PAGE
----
But for many of us, “that’s the hardest thing in the world,” writes Rod. Most people find it difficult to love anybody, without conditions, but “Ruthie found everyone lovable.” Like so many other Christians whose good deeds are known only to God and those closest to them, Ruthie Leming was a seemingly ordinary person who did extraordinary things.
If the title of Dreher’s memoir sounds familiar to Catholic readers, it is for good reason. As Rod explained to National Review:
It’s a reference to St. Thérèse of Lisieux. My sister was not a Catholic—she was a Methodist—but St. Thérèse was a nun who died in the late nineteenth century, died young, in the convent, of tuberculosis. After she died, her fellow nuns found her spiritual writings and published them.
Among the things she became known for is what she called “the little way.” Her idea was that it’s not given to everybody to live a “big” life full of great deeds on the public stage, but if we live faithfully our small lives, and love the people we are given to love, with all our heart, and love God, then we can achieve great things.
After her autobiography was published, noted Dreher, “St. Thérèse went on to become one of the most popular saints of the twentieth century, and in fact Pope John Paul named her a Doctor of the Church. So it just goes to show the power of a small life lived well.”
Never have I read anything as moving as Dreher’s description of what a family undergoes when one of its members is stricken with a grave disease. From the moment of her diagnosis, to the breaking of the news to her frightened children, to her eventual death in the arms of her indomitable and loving husband nineteen months later (she outlived expectations by over a year), the reader suffers every step with Rod, and Ruthie’s family.
Dreher’s memoir is about more than life and death; it is also about the American dream. That phrase is expansive and open-ended, as perhaps it should be, given the at times seemingly boundless possibilities our country offers. But somewhere along the way, the “American dream” became reduced to two things: money and success. There is nothing wrong with either, but, as Dreher communicates so well, if the two become the object of our obsession, to the exclusion of everything else, we end haunted by emptiness. Dreher’s delicate treatment of our national dream gives the book a claim to being a modern American classic.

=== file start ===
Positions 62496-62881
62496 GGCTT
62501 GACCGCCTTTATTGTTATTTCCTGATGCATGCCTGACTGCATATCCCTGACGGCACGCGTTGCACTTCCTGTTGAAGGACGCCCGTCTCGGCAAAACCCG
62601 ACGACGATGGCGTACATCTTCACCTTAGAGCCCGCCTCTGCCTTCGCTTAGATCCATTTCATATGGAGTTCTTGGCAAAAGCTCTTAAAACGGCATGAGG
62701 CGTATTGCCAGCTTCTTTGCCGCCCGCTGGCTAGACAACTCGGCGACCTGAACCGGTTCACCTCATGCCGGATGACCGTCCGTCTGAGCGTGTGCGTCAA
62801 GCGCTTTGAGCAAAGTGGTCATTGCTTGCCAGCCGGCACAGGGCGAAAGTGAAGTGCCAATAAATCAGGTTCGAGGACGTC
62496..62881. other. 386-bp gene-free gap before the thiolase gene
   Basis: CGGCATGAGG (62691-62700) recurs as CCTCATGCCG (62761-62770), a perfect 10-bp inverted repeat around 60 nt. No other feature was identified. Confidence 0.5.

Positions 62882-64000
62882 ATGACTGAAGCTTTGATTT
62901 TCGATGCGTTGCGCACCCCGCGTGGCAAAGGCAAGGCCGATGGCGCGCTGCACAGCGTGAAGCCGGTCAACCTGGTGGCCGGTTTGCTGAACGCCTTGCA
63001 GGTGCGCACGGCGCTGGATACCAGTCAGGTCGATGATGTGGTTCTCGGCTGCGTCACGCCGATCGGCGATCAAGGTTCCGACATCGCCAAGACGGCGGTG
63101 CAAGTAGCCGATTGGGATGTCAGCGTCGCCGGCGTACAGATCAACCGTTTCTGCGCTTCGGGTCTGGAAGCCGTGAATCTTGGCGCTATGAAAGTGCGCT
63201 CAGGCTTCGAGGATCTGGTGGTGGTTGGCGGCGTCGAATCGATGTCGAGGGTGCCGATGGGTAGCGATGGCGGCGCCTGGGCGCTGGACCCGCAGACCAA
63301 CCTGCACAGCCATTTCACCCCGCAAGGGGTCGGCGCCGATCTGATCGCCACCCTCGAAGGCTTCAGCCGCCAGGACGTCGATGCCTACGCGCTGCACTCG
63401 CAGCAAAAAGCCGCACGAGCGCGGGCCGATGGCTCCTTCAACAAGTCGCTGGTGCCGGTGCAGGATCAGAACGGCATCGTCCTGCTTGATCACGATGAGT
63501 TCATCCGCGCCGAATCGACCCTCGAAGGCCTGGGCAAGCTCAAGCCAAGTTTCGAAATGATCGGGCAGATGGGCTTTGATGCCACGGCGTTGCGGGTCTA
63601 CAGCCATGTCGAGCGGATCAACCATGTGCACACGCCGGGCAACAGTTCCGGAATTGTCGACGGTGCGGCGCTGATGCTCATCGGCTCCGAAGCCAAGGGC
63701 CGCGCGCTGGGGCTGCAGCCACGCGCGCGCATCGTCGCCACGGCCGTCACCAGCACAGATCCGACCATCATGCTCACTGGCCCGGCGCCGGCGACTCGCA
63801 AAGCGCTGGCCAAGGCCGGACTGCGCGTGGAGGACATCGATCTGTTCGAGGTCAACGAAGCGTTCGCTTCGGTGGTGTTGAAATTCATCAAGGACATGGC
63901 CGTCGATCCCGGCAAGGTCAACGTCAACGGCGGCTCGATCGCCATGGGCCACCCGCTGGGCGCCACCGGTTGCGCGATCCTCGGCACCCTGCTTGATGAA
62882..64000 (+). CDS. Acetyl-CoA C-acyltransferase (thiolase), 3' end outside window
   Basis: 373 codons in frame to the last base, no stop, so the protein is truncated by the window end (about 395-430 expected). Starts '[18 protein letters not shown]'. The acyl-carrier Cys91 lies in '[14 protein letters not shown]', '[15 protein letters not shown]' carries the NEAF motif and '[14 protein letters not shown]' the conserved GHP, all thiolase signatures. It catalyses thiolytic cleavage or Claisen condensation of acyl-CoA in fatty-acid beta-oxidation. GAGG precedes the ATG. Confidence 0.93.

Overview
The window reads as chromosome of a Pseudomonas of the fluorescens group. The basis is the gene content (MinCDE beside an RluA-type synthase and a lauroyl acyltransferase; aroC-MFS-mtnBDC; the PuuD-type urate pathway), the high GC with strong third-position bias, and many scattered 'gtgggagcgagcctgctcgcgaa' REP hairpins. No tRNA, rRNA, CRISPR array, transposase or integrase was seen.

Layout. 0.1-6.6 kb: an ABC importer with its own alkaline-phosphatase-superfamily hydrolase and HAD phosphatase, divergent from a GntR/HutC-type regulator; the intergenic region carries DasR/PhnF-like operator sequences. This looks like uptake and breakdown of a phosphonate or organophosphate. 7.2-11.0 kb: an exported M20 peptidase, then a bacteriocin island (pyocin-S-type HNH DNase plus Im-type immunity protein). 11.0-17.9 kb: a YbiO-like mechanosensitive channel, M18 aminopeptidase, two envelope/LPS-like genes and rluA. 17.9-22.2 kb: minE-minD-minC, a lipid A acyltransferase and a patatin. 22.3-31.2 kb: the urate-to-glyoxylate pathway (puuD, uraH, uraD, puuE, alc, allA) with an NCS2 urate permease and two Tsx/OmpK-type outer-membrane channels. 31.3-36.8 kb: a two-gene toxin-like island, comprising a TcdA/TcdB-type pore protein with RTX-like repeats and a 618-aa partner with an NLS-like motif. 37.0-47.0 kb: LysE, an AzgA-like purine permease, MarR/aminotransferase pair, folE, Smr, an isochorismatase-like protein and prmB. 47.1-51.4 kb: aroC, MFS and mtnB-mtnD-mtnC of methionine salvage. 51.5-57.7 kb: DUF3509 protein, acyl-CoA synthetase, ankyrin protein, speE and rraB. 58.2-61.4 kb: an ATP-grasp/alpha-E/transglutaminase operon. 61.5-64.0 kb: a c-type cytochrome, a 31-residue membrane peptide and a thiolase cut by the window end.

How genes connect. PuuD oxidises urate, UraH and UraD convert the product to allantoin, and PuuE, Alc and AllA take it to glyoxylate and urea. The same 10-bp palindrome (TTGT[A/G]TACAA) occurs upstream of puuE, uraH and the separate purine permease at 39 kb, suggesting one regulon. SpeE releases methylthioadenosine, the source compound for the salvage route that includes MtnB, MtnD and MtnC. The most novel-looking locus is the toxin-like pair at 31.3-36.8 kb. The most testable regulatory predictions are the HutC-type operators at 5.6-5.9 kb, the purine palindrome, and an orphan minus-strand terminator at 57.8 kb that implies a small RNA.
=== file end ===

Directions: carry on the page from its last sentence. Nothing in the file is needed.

Because of what he witnessed after his sister’s death, Dreher realized he had no roots where he lived—no one to care for him and his family should they ever face a similar crisis—and something his mother said, after Ruthie’s diagnosis, kept resonating:
We were surrounded by so much love . . . It was the most horrible day of our lives, but we could feel the love of all these good people. There was nothing we could have wanted or needed that wasn’t done before we asked. And they were there. Do you know what that means? People were there.
Dreher and his family subsequently moved to their true home, St. Francisville. It might not be the right move for everyone—some people don’t come from small towns, and find their support system only in big cities—but it certainly was right for the Drehers.
Dreher still experiences doubts. He worries whether he did everything he could have done for Ruthie, and said everything he should have said. But he acknowledges the countless graces he received during her final illness and, quite unexpectedly, after her death.
Yet Rod need not worry any longer. In paying such loving tribute to his sister, and so memorably honoring faith, family, and community, he has likely made Ruthie Leming very proud of her big brother. We should be, too.
William Doino Jr. is a contributor to Inside the Vatican magazine, among many other publications, and writes often about religion, history and politics. He contributed an extensive bibliography of works on Pius XII to The Pius War: Responses to the Critics of Pius XII. His previous “On the Square” articles can be found here.